With the Cricket World Cup raging on, I thought I would also drop my two cents into the deluge of vitriol being flung the Pakistani team’s way. I hear Moin Khan also wanted to do so, but he lost his two cents at the casino the other night. And yes, this article may make continuous references to that, so apologies in advance.

Before the World Cup started, and thereafter, I heard various premonitions from friends who probably know more about cricket than me: we will finally beat India, West Indies we will beat obviously, there is a feeling we will make it to the semi-finals. I think this has less to do with logic and patriotism, and more to do with backing the high-odds horse, for the sheer pleasure of saying, ‘See, I told you so’.

So far, Pakistan has lost to both India and West Indies heavily. It is true, we played below average. I say that because looking at the batting averages of our line up, our grand total comes to 260. So yes, we did not score 260, which would have still resulted in us losing. And this is where the problem lies: we aren’t losing because we performed below average, we are losing because even our average play is not good enough. We are overly reliant on an individual brilliant performance to bail us out. An Afridi 70 off 35, a 60 off 40 from Umar Akmal, a Misbah guided 80 (as far as the target is below 180 in the last case, of course). This is how minnows win or pull off upsets, not how a ‘contender’ performs.

For Nasir Jamshed, I have now thrice in three tries successfully predicted how he will get out. That was not a stroke of luck, that was me putting my chips where I knew for a fact the roulette ball would land. Betting on Jamshed’s manner of dismissal is easier than predicting who wins the battle between Steyn and Hafeez. Yet, we have included Jamshed in a team because we were in apparent need for an opening batsman. What followed was sheer brilliance: against the only team where Jamshed has scored, India, we excluded him from the squad and decided to open with the experienced Younis Khan. Younis, who had opened thrice in his entire career. Younis, who is by all accounts a below-par ODI batsman, let alone an opening batsman (this is with all due respect to Younis, the test player, who is a class of his own).

There are too many baffling selection issues that can be discussed, but I guess selection was also a game of chance; for example, Sohail Khan and Ehsan Adil. Sohail played 3 ODIs in 2008, and one each in 2009 and 2011. Ehsan played 2 matches in 2013 (totalling 10 overs), and then 2 this year. Regardless of Sohail’s 5 wickets against India, it is unfathomable how they merited selection. As for fielding, ESPN Cricinfo mentioned a lovely comment the other day: “the apple on Newton’s head was dropped by a Pakistani fielder”. Enough said.

But before we play Zimbabwe and win by a mile (which is also doubtful), and all is forgotten, it is time to reveal our cards and cry a little. Just a little, because to cry you must feel an emotional association with the team. This team, unfortunately, does not deserve that. We are a below par team, easily the worst among the top 8, and competing fiercely with the ‘minnows’ to retain that position. We are not underachievers like England in football, where on paper it is always a worthy team, but disappoints everytime. We are achieving what we are, and that means a struggle to make the quarter-finals. It may all boil down to the final group match with Ireland, where run rate might also come into play.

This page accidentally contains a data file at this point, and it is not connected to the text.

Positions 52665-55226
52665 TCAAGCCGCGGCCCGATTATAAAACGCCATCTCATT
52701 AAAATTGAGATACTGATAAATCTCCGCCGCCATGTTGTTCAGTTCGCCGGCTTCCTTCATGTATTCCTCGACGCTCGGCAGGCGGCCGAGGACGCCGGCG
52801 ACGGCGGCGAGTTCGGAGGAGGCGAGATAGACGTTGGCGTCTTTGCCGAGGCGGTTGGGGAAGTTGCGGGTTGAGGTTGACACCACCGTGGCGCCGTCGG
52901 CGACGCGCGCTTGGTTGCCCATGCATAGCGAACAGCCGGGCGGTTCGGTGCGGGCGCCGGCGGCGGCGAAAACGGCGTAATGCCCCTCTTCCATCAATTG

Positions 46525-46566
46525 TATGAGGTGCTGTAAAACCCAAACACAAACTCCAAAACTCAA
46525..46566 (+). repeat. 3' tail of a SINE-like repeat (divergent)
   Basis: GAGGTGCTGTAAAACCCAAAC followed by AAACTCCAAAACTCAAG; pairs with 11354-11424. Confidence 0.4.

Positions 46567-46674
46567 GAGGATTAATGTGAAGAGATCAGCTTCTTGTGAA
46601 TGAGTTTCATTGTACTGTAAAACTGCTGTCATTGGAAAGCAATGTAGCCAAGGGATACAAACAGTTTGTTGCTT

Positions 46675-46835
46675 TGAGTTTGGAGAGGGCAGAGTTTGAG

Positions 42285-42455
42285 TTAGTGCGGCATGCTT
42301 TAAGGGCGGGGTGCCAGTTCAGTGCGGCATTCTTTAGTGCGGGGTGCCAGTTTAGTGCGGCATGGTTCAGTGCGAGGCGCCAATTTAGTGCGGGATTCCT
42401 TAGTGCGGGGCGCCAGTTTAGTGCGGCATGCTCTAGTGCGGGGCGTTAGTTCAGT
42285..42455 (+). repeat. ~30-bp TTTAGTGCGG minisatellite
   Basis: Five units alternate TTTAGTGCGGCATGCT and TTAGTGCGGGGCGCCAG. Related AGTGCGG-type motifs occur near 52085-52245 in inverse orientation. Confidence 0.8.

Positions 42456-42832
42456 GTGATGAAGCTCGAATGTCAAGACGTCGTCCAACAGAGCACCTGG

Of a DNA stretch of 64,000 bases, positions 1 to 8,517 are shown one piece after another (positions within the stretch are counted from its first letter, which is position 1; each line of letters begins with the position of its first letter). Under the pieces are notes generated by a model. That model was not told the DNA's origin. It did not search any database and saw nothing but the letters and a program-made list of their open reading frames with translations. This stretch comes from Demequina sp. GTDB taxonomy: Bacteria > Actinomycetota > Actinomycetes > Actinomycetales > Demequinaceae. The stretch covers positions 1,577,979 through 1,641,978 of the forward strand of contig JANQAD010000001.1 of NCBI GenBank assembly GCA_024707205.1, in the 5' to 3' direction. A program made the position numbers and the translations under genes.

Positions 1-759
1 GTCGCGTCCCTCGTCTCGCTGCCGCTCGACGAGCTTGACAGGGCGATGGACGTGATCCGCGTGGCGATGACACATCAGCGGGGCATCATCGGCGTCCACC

It may be that I am spoilt by the heroics of Imran, Wasim, Miandad, Inzi, Shoaib and the likes that I feel the way I do right now, but a part of me is hoping that we fail. It is not because I want Pakistan to fail; there will never be a feeling worse than that. But I hold that hope because it is only in the abyss of such mediocrity that one finds the strength to improve. Should we somehow qualify for the quarters, one good day for us or an off day for the opposition could mean we would be in the semi-finals. If that happens, we will all forget how bad our team is, how bad the management is, how bad the coaching is. The need to improve, the hunger to climb higher, would get lost in the petals thrown at the airport upon the team’s return. This bunch does not deserve accolades, they deserve criticism and disapproving shakes of the head.

Pakistanis are emotional by nature, and we forgive and forget. It is for this reason that to some extent, I do wish Shahid Afridi has an excellent tournament. However many shortcomings he may have, he was the face of our team for the past decade and I wish he ends his career on a high. The same for Misbah and Younis I guess, but their highs may not be delightful enough unfortunately.

Come 29th of March, some people may laugh at articles like these as Misbah holds aloft the World Cup trophy. If that happens, I would be happy for Pakistan, but extremely wary of our future. Exiled from our own home grounds and denied the opportunity to play in premier cricket leagues, we are already losing any edge our ‘natural talent’ may have given us. Coupled with complacency which is bound to follow such unexpected success, there is no doubt in my mind that we will only fall deeper into the pits of mediocrity.

So let the wheel of fortune turn, Pakistan. But for once, I believe it may be better for the long run that we crap out.